However, neuroscientists, cognitive scientists, and psychologists recognize that mirror neurons play an essential part in the process and, therefore, remain keen to better understand their impact and influence on human learning and empathy (Penagos-Corzo et al., 2022).

Mirror neurons and autism

Research has investigated whether “dysfunctional simulation mechanisms may underlie the social and communicative deficits seen in individuals with autism spectrum disorders” (Oberman & Ramachandran, 2007, p. 310).

Analysis of preliminary findings left it unclear whether mirror neurons were a significant factor in the behavioral and neurological differences seen in those with autism (Oberman & Ramachandran, 2007).

An analysis of more recent research findings offers two suggestions (Khalil et al., 2018).

  1. There is an interaction between the mirror neuron system, action perception, empathy, and imitative behavior that can impact social decision-making.
  2. Mirror neurons may serve as a first layer in understanding and imitating behavior and may be impaired in those with an autism spectrum disorder.

While some researchers propose that future research into mirror neurons will clarify how “pharmacological, neurostimulation, or psychotherapeutic treatment approaches” can “support tailored psychiatric interventions” (Khalil et al., 2018, p. 675) in clients with autism spectrum disorders, others remain doubtful whether any clear connection will be forthcoming (Heyes & Catmur, 2021).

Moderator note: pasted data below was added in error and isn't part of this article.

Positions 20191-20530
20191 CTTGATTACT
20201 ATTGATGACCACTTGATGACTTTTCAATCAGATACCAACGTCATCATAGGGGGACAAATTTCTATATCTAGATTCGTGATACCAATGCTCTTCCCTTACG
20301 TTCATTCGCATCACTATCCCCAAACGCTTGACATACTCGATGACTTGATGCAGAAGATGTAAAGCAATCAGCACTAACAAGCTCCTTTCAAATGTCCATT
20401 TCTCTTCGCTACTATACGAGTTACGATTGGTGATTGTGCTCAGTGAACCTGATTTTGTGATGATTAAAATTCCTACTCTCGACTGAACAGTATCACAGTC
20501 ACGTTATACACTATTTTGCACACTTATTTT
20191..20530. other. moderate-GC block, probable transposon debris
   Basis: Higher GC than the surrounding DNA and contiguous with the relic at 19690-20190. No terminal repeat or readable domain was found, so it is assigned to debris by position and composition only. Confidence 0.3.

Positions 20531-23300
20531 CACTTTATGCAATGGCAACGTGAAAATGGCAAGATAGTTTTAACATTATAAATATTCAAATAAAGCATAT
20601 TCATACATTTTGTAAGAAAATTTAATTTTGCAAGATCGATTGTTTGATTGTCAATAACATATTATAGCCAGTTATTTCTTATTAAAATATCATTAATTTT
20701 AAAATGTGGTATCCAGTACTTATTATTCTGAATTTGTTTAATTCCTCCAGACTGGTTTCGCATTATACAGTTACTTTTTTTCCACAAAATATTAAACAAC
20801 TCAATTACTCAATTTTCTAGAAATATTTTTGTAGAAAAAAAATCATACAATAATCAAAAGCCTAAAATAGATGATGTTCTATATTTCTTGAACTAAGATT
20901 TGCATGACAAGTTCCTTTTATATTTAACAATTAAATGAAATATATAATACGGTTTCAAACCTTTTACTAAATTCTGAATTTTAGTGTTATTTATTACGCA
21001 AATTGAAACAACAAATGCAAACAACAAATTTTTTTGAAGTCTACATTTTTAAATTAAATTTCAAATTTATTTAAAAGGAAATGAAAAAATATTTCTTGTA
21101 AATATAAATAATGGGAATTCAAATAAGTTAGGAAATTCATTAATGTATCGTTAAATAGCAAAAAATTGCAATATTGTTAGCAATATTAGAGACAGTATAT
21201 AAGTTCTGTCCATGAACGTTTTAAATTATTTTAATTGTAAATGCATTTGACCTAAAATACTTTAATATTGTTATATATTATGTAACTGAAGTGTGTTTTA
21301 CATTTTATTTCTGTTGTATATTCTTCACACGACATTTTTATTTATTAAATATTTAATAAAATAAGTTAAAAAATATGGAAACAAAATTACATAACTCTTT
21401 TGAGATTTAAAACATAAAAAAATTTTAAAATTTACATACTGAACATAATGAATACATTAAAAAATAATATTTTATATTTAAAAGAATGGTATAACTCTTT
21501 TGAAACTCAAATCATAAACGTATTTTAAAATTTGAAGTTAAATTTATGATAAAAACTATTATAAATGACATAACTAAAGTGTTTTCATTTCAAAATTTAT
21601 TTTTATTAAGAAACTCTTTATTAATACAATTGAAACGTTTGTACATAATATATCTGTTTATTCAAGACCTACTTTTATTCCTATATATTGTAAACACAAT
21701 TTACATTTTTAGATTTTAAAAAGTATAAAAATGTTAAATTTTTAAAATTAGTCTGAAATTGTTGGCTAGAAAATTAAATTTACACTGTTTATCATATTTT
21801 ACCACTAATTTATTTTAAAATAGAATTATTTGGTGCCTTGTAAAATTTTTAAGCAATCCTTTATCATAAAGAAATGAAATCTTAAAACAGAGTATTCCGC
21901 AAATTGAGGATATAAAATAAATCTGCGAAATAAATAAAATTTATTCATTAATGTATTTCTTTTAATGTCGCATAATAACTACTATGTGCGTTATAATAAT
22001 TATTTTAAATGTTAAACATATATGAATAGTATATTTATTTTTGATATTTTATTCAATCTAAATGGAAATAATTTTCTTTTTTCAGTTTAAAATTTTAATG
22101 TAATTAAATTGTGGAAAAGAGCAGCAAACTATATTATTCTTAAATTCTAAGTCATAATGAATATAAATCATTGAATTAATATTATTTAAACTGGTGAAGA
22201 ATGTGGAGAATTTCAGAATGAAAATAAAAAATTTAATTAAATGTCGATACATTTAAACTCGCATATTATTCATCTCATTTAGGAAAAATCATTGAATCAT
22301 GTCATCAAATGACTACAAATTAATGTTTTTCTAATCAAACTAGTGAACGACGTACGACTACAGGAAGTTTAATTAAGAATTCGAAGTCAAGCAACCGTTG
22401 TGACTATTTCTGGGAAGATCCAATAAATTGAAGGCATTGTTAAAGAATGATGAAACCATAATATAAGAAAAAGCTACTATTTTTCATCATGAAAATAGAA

Trauma and mirror neurons

Mirror neurons appear to be a vital element of our cognition and social interaction, but how they are involved in processing and reliving traumatic experiences remains unclear (Penagos-Corzo et al., 2022; Rasmussen & Bliss, 2014).

  • Gaensbauer (2011) investigated whether mirror neurons could be involved in young children’s post-traumatic reenactment behaviors.

While little data was available at the time, the study concluded that mirror neurons might mediate deeply embedded patterns of reenactment behavior that follow trauma (Gaensbauer, 2011).

  • Since then, researchers have suggested that mirror neurons play a part in how and why therapists develop symptoms of post-traumatic stress disorder similar to those of their clients.

It appears that mental health professionals are, very literally, experiencing some of the same emotions as their clients (Rasmussen & Bliss, 2014).

The exact function of mirror neurons in trauma remains unclear and offers new avenues for research into the brain’s mechanisms engaged in the adverse effects of traumatic events (Penagos-Corzo et al., 2022).

The role of mirror neurons in learning

“Observing and visualizing support learning because the brain automatically responds to these types of stimulation” (Woolfolk, 2021, p. 328).